5. Declining Arctic sea ice
Arctic ice caps reduced in both extent and thickness in the past few decades.
6. Glacial retreat
Almost all glaciers around the world have retreated and gotten smaller.
7. Extreme weather events
The number of extreme weather patterns, intense rainfall, extreme heat, cyclones, droughts, and record high temperatures have been increasing while the number of record low temperatures have been decreasing around the world since the 1950s.
8. Ocean acidification
The acidity of surface ocean waters has increased by about 30 percent since the industrial revolution. This rise in acidity is because of the increased amount of carbon dioxide, pollutants and other toxic gases that we have been adding into the atmosphere and mix with bodies of water through precipitation.
9. Decreased snow cover
NASA satellite pictures reveal that the amount of snow covering the Northern Hemisphere has been decreasing. It also melts earlier than before, as observed over the past five years. (Source: Climate Change: Vital Signs of the Planet: Evidence)
How do we know that we are causing global warming?
Most scientific evidence show that the current trend of rising global temperature is a result of the man-made “greenhouse effect.” Greenhouse gases cover the outer layer of the earth’s atmosphere like a blanket. As a result, the earth’s atmosphere traps heat and reflects most of the heat back to the surface when earth’s surface radiates heat.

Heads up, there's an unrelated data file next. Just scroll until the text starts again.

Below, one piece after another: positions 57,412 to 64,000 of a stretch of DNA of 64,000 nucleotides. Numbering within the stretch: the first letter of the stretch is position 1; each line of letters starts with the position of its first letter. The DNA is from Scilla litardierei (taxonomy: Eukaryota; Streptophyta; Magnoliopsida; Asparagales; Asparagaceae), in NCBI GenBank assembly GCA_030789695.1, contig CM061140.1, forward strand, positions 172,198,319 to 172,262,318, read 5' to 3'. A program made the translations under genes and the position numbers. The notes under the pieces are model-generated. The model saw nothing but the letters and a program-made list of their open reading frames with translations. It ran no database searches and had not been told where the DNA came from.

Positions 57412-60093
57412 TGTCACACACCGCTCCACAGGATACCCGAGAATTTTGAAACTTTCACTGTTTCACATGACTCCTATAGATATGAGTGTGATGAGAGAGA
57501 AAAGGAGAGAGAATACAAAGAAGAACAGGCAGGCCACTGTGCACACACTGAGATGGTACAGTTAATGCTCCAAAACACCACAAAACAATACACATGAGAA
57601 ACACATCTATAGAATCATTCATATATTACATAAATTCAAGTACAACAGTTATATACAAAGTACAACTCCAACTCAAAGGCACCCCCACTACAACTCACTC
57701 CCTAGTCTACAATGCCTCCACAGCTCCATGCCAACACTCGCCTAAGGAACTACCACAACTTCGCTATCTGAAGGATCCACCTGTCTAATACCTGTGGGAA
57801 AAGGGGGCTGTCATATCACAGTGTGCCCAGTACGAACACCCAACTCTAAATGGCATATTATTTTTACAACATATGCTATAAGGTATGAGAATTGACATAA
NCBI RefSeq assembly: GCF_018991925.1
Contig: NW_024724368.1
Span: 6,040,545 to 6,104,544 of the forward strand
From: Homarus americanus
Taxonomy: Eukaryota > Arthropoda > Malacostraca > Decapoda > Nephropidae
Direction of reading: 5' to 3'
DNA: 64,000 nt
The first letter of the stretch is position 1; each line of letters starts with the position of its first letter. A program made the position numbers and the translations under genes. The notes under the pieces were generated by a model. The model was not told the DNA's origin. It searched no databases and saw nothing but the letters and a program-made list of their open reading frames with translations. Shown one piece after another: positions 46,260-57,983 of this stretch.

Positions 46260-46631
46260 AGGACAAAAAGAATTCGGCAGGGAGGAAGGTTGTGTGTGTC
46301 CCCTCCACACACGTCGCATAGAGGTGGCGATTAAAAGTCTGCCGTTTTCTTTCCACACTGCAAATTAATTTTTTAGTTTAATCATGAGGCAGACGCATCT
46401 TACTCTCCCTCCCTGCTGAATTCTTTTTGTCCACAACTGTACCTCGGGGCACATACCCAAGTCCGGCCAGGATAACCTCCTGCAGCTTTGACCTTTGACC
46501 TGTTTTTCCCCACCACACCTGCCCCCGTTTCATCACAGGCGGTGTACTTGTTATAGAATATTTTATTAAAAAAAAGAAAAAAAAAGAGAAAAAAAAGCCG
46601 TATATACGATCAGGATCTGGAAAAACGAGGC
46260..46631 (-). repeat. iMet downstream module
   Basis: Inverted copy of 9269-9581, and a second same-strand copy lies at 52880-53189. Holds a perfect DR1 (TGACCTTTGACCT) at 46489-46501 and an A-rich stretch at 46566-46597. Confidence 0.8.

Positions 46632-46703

A layer of greenhouse gases – primarily water vapor and including much smaller amounts of carbon dioxide, methane and nitrous oxide – act as a thermal blanket for the Earth, absorbing heat and warming the surface to a life-supporting average of 59 degrees Fahrenheit (15 degrees Celsius). Credit: Climate Change: Vital Signs of the Planet: Causes
Certain gases in the atmosphere trap heat and block heat from escaping. Some gases remain in the atmosphere for a long time and do not respond physically or chemically to changes in temperature. Other gases, like water vapor, change physically or chemically with temperature.